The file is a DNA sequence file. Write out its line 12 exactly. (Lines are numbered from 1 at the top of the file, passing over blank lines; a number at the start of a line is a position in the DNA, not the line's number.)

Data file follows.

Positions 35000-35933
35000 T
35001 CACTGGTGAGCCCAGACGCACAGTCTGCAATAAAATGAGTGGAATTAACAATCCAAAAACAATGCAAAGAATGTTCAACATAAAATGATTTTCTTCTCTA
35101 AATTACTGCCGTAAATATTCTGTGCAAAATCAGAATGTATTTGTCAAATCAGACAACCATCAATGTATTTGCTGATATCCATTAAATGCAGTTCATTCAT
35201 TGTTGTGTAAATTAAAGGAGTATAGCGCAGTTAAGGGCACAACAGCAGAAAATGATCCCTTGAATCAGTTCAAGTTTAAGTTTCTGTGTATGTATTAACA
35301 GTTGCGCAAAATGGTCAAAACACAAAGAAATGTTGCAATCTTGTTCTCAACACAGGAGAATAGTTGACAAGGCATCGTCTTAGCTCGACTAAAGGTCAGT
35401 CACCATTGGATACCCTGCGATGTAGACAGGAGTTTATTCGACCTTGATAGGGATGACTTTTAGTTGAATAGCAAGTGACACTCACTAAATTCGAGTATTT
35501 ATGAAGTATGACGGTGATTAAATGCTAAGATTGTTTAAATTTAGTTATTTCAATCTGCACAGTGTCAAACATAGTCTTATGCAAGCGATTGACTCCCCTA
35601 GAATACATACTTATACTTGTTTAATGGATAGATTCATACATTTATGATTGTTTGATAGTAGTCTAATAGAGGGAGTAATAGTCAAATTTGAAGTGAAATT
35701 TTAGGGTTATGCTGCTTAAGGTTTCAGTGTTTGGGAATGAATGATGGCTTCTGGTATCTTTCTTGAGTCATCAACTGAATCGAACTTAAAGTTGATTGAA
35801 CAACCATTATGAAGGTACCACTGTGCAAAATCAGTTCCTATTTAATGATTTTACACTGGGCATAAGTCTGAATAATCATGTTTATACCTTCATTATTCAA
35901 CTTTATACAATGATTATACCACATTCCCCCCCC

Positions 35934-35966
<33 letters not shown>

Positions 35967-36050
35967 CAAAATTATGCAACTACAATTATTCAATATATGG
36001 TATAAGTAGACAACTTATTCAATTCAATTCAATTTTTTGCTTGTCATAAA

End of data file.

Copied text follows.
35901 CTTTATACAATGATTATACCACATTCCCCCCCC